Momentum & Energy
In this segment we define the terms momentum and impulse. We see the impulse-momentum theorem in action by analyzing the motion of a freerunner and the motion of an egg hitting two very different surfaces.
The law of conservation of momentum is explained qualitatively and mathematically through examples involving billiards and roller skaters.
In this segment, we differentiate between elastic and inelastic collisions. The conservation of momentum and the conservation of energy are explored as we do examples involving these two types of collisions.
Work and energy are explored in this segment as we look at the work done by various types of forces. We also investigate what it means for the work done by an object when displacement and force are oriented in a variety of different ways.
Gravitational potential energy and kinetic energy are defined and explained mathematically through multiple example problems.
We explain the work-energy theorem and solve an example problem involving the equations for work and kinetic energy. We also discuss when work has a positive or negative value.
We investigate Hooke's Law as we explore the concept of spring potential energy. We also examine how to find this energy mathematically and graphically.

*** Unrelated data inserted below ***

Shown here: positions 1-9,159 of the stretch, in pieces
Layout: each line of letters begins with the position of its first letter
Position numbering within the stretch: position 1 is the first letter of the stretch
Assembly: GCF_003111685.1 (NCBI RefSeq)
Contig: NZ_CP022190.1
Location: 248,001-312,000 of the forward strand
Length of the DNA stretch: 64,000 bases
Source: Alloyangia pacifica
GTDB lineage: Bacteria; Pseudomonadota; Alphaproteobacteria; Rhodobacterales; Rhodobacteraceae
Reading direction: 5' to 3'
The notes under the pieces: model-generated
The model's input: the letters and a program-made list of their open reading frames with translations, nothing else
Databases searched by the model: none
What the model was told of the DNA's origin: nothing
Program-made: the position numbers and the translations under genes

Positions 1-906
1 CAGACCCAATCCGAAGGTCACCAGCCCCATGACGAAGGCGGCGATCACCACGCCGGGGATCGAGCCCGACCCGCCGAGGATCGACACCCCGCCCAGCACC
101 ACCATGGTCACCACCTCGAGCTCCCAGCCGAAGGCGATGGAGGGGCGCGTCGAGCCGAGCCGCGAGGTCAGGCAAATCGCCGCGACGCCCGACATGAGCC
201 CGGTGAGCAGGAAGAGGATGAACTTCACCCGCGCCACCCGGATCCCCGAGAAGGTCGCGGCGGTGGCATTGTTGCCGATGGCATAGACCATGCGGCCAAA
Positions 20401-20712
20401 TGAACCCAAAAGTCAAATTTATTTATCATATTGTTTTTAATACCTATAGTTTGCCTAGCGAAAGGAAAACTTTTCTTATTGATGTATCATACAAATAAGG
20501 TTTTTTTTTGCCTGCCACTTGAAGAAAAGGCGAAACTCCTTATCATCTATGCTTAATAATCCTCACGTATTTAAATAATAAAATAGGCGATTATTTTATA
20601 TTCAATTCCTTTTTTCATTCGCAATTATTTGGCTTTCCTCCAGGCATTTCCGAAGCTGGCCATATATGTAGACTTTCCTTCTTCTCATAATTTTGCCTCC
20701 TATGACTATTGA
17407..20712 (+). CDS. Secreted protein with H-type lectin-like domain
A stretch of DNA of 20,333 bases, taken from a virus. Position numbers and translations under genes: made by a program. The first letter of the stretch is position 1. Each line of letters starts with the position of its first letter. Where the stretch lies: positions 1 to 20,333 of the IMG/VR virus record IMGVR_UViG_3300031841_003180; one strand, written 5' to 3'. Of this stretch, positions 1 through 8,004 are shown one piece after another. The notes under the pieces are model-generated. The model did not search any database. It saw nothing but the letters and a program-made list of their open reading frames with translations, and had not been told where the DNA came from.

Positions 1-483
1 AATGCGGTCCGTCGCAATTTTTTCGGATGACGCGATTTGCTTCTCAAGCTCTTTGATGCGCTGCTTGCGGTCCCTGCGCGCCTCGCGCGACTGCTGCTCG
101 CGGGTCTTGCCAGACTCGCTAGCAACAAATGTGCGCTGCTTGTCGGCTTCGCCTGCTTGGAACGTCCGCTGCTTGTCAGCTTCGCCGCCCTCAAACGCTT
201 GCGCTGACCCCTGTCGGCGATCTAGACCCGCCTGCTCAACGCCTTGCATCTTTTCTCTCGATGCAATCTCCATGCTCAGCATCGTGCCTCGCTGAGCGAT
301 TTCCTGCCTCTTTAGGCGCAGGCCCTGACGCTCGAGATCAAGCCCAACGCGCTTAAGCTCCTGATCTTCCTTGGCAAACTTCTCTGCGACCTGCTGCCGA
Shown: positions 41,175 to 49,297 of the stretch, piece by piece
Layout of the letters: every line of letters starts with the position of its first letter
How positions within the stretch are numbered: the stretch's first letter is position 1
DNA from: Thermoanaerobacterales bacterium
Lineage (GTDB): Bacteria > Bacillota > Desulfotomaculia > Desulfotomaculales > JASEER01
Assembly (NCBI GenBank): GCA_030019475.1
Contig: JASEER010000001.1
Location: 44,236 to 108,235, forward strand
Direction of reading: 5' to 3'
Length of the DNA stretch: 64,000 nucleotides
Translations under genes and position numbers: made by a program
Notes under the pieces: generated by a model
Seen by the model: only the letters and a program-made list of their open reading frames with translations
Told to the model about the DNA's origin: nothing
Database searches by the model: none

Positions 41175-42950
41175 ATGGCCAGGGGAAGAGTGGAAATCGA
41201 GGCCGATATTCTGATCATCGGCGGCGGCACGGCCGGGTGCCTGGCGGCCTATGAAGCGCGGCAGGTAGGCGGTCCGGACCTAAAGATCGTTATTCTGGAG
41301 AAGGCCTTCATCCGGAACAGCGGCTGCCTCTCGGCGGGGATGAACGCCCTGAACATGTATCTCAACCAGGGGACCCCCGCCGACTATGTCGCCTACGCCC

We explore the inner workings of a hydroelectric dam as we learn about the law of conservation of energy. The difference between conservative and non-conservative forces is illustrated and we work through an example problem involving gravitational potential energy and kinetic energy.
We learn how power relates to electrical and mechanical systems. We explore the multiple ways we can express power mathematically by working through an example problem that ties in Newton's second law and kinematic equations to find its solution.
Students discover how solvents dissolve ionic and covalent solutes and learn how to measure solution concentration by mass percent, molarity, and molality. This unit also covers colligative properties.
If you’ve got an idea for the next great flavor of Coca-Cola but don’t know what to do with it, we’ve got you covered. We visit the world headquarters of The Coca-Cola Company in downtown Atlanta and talk with a few of their nearly 100,000 employees about what it takes to be one of the most recognized brands on the planet. As it turns out, those high school chemistry classes might come in handy.
Unit 12 is a recap of Units 1 through 11 and includes an overview of all the Georgia standards covered in this series.